Arabian philosophy, whilst it promoted the exegesis of Aristotle and increased his authority, was not less notable as the source of the separation between theology and philosophy. Speculation fell on irreligious paths. In many cases the heretical movement was due less to foreign example than to the indwelling tendencies of the dominant school of Realism. But it is not less certain that the very considerable freedom of the Arabians from theological bias served indirectly to intensity the prevailing protest against Sacerdotalism, and prepared the time when philosophy shook off its ecclesiastical vestments. In the hurry of first terror, the struck Aristotle with the anathema launched against innovations in philosophy. The provincial council of Paris in 1209, which condemned Amalricus and his followers, as well as David of Dinant's works, forbade the study of Atistotle's Natural Philosophy, and the Commentaries. In 1215 the same prohibition was repeated, specifying the Metaphysics and Physics, and the Commentaries by the Spaniard Mauritius (i.e. probably Avveroes). Meanwhile Albertus Magnus and Thomas Aquinas, accepting the exegetical services of the Arabians, did their best to controvert the obnoxious doctrine of the Intellect, and to defend the orthodoxy of Aristotle against the unholy glosses of infidels. But it is doubtful whether even they kept as pure from the infection of illegitimate doctrine as they supposed. The tide meanwhile flowed in stronger and stronger. In 1270 Stephen Tempier, bishop of Paris, supported by an assembly of theologians, anathematized thirteen propositions bearing the stamp of Arabian authorship; but in 1277 the same views and others more directly offensive to Christians and theologians had to be censured again. Raymond Lyllu, in a dialogue with an infidel thinker, broke a lance in support of the orthodox doctrine, and carried on a crusade against the Arabians in every university; and a disciple of Thomas Aquinas drew up a list (De Erroribus philosophorum) of the several delusions and errors of each of the thinkers from Alkindius to Averroes. Strong in their conviction of the truth of Aristotelianism, the Arabians carried out their logical results in the theological field, and made the distinction of necessary and possible, of form and matter, the basis of conclusions in the most momentous questions. They refused to accept the doctrine of creation because it conflicted with the explanation of forms as the necessary evolution of matter. They denied the particular providence of God, because knowledge in the divine sphere did not descend to singulars. They excluded the Deity from all direct action upon the world, and substituted for a cosmic principle the active intellect,-thus holding a form of Pantheism. But all did not go the same length in their divergence from the popular creed.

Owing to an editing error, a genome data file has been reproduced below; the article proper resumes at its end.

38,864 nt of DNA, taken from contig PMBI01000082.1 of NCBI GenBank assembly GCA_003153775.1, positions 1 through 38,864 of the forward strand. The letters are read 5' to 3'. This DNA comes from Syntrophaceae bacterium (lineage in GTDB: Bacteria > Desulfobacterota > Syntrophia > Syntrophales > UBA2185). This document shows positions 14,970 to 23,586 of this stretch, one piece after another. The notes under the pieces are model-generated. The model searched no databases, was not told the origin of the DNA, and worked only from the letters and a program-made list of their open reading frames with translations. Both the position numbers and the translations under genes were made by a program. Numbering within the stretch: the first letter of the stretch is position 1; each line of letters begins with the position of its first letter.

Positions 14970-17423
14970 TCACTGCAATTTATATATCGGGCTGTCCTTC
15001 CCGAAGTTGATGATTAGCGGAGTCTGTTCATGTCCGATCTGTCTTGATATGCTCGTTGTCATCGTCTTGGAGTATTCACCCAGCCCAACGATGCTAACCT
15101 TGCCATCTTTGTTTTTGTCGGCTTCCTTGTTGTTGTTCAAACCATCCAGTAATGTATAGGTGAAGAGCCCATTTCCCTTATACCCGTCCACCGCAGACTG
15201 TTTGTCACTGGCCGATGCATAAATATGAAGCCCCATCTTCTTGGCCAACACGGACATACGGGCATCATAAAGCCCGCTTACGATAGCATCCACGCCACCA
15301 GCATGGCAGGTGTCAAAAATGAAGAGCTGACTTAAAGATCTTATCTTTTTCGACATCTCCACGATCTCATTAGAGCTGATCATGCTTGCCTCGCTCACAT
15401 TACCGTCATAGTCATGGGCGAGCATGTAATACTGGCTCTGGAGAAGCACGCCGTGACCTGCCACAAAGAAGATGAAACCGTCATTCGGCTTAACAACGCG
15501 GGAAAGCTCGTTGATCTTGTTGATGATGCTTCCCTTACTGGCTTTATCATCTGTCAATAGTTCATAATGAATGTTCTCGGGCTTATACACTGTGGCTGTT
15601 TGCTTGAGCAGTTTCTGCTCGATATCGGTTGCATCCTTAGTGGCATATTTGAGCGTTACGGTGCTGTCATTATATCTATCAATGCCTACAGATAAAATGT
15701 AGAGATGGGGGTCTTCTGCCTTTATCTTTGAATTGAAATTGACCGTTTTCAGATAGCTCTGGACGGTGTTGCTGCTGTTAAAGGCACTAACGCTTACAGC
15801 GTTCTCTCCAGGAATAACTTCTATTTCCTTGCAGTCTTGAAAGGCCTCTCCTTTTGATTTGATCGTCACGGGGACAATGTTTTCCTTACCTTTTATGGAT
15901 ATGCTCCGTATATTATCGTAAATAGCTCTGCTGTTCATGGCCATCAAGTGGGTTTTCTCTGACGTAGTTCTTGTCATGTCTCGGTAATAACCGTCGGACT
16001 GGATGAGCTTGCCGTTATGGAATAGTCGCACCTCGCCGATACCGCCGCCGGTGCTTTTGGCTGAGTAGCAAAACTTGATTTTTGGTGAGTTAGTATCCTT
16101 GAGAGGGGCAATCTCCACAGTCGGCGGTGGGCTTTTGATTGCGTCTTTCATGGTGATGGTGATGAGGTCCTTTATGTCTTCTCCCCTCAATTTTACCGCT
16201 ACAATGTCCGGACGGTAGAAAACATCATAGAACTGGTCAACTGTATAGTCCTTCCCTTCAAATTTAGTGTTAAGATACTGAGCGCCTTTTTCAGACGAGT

The half-legendary accounts which attribute the intro duction of Arabian science to Gerbert, afterwards Pope Sylvester II., to Constantinus Africanus, and to Adelard of Bath, if they have any value, refer mainly to medical science and mathematics. It was not till about the middle of the 12th century that under the patronage of Raymond, archbishop of Seville, a society of translators, with the archdeacon Dominicus Gundisalvi at their head, produced Latin versions of the Commentaries of Avicenna and Algazel, of the Fons Vitoe of Avicebron, and of several Aristotelian treatises. The working translators were converted Jews, the best known among them being Joannes Avendeath. With this effort began the chief translating epoch for Arabic works. Avicenna's Canon of Medicine was first translated into Latin by Gerard of Cremona (d. 1187), to whom versions of other medical and astronomical works are due. The movement towards introducing Arabian science and philosophy into Europe, however, culminated under the patronage of the Emperor Frederick II. (1212-1250). Partly from superiority to the narrowness of his age, and partly in the interest of his struggle with the Papacy, this Malleus ecclesioe Romanoe drew to his court those savants whose pursuits were discouraged by the church, and especially students in the forbidden lore of the Arabians. He is said to have pensioned Jews for purposes of translation. One of the scholars to whom Frederick gave a welcome was Michael Scot, the first translator of Averroes. Scot had sojourned at Toledo about 1217, and had accomplished the versions of several astronomical and physical treatises, mainly, if we believe Roger Bacon, by the labours of a Jew named Andrew. But Bacon is apparently phypercritical in his estimate of the translators from the Arabic. Another protxgé of Frederick's was Hermann the German (Alemannus), who, between the years 1243 and 1256, translated amongst other things a paraphrase of Al-Farabi on the Rhetoric, and of Averroes on the Poetics and ethics of Aristotle. Jewish scholars held an honourable place in transmiting the Arabian commentators to the schoolmen. It was amongst them, especially in Maimonides, that Aristotelianism found refuge after the light of philosophy was extinguished in Islam; and the Jewish family of the Ben-Tibbon were mainly instrumental in making Averroes known to southern France.